Is electoral reform the best way to build a better South African democracy?
‘We run the risk of the younger generation losing confidence in the political system… and we have the risk of people doing what we saw in the riots recently where if they feel the political system doesn’t represent them, they express themselves in other sorts of ways’ – Valli Moosa.
On Thursday, the Nelson Mandela Foundation and Constitutional Hill hosted a discussion titled “Electoral Reform: Can we Build a Better Democracy?”
Former justice of the Constitutional Court Albie Sachs gave a historical overview of how the decision to choose proportional representation (PR) as an electoral system came about. “There was nothing in the Freedom Charter that spoke to how you deal with the electoral vote,” said Sachs.
He said the system was based on former ANC stalwart Kader Asmal’s research, which yielded 39 electoral system recommendations from as many countries, for the liberation movement to consider where the majority of people opted for the PR system.
Sachs said the reason for this was because it was seen as the most democratic in terms of representation in the legislative assembly, easy to manage because you could draw constituent boundaries instead of fighting over them, and it meant that there wasn’t a replicating of apartheid’s racial divisions according to the Group Areas Act and that groups who ordinarily would not be favoured in terms of representation, like women and those who were not necessarily public figures, could be put forward.
Sachs said the idea was for the constitutional assembly to be representative and for all small groups to be included so everyone could feel the Constitution belonged to them. He said without this system small parties like the Democratic Party and Pan African Congress wouldn’t have been included in government.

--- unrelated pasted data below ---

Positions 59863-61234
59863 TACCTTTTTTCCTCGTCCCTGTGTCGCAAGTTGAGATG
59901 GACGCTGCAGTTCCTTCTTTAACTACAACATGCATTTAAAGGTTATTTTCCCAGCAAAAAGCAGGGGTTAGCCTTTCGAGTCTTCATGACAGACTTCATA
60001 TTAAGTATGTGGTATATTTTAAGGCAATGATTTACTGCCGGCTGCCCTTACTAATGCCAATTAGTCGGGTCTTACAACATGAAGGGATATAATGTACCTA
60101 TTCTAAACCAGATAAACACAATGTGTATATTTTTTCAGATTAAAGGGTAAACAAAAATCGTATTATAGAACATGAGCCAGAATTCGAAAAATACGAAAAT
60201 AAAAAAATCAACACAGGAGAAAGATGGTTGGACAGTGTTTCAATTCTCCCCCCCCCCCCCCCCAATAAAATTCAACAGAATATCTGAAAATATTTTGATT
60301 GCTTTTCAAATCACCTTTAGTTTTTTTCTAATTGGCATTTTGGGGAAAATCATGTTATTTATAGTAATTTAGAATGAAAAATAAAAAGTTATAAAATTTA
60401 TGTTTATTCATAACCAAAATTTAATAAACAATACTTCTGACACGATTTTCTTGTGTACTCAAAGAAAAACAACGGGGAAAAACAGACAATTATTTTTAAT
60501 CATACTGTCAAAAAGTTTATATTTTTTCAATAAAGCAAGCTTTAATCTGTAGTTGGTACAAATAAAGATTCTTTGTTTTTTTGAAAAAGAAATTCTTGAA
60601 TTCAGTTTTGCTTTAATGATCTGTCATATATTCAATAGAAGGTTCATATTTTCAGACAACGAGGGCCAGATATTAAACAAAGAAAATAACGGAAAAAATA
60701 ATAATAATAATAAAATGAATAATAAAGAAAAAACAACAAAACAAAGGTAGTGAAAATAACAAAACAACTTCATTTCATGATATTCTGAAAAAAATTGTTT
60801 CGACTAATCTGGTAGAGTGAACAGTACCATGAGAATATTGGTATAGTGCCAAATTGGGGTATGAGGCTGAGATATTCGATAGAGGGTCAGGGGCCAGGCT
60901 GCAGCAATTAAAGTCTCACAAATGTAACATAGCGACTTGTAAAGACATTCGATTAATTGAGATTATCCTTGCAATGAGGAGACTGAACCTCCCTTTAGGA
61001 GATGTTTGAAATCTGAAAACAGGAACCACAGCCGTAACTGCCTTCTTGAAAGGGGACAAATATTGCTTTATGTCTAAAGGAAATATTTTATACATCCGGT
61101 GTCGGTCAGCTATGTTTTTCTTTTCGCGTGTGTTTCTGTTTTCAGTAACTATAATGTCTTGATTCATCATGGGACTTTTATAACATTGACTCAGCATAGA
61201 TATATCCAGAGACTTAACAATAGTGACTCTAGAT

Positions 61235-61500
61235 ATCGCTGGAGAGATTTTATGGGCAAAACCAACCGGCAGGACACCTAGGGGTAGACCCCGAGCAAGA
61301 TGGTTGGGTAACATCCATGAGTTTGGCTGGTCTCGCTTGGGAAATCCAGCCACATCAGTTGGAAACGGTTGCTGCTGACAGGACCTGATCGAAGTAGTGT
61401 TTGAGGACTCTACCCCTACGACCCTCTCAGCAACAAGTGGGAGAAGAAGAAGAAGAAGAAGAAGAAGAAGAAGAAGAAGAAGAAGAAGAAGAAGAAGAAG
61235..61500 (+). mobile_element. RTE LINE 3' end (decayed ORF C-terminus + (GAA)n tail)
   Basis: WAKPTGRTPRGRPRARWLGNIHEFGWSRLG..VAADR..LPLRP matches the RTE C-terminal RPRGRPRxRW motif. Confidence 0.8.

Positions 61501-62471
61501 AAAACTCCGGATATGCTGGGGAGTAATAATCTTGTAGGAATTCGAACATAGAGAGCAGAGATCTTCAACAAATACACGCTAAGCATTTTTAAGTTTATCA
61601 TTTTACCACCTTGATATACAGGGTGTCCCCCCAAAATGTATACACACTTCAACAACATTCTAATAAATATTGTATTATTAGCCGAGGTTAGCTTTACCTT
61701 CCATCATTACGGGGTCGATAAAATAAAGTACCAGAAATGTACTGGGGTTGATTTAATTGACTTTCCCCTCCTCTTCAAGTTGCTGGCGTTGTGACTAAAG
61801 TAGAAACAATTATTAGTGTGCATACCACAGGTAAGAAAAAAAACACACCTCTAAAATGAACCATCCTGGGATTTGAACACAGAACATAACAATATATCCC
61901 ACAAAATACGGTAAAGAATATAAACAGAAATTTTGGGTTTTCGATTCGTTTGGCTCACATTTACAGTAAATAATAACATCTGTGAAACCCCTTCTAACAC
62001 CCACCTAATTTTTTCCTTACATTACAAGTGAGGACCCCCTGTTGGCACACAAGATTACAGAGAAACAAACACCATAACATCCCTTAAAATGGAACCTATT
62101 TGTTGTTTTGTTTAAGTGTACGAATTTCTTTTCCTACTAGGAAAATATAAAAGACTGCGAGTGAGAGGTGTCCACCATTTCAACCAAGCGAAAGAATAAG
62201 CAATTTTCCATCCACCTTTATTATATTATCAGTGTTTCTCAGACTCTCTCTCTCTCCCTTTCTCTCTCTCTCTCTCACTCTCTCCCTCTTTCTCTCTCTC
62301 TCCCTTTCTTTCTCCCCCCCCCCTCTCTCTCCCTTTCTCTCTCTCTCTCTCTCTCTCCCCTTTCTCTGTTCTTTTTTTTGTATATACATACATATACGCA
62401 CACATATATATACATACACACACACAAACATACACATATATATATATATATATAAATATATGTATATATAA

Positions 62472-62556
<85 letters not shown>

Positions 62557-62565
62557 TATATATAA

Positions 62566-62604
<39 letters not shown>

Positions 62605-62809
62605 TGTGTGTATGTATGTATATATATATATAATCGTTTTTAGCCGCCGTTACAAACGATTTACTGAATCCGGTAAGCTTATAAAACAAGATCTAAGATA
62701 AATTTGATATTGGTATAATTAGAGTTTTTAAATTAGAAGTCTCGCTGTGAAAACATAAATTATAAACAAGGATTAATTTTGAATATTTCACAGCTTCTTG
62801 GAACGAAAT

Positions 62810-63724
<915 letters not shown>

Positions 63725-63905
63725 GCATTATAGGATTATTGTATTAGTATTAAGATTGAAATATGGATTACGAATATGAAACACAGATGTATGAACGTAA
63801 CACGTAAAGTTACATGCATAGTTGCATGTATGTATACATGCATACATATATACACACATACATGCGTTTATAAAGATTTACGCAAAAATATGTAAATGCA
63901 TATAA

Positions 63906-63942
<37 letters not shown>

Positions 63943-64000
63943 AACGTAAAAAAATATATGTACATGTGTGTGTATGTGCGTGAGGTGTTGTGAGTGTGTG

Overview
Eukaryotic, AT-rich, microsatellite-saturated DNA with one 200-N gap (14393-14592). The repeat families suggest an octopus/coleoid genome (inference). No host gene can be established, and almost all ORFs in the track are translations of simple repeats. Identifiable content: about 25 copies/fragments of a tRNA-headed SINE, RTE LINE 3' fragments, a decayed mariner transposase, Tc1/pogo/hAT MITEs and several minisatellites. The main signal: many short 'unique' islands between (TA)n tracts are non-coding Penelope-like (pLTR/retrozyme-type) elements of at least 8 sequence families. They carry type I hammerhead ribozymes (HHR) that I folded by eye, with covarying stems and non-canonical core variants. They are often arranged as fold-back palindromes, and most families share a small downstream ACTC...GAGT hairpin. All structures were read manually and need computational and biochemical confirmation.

Princess Chantal Revell, who represented the Khoi-San people, bemoaned the fact that her people still felt they were marginalised and that they were still fighting for freedom and “a place in South Africa”.
She said she “detested” being called a member of the “coloured group” as well as the fight of “who is more African than the other”. Revell said the Khoi-San are the foundation of South Africa and that they “hold not only traditional knowledge but a knowledge of accepting people”.
Speaking on the question of lack of representation of the Khoi-San people, former minister of constitutional development Valli Moosa quoted former president Thabo Mbeki’s speech: “I owe my being to the Khoi and the San whose desolate souls haunt the great expanses of the beautiful Cape – they who fell victim to the most merciless genocide our native land has ever seen, they who were the first to lose their lives in the struggle to defend our freedom and dependence and they who, as a people, perished in the result.”
Moosa said that at the time of the Convention for a Democratic South Africa, negotiations were not among or between ethnic groupings but among political parties, which he said needed to be kept in mind when asking about Khoi-San representation during negotiations.
Moosa said that while, “The ANC is the only formation that cared about and concerned itself with the unity of the South African nation and the question of redressing the wrongs of the past”, when the party referred to “Africans” it did not include white or Indian people but did include coloured people, which still excluded Khoi-San people.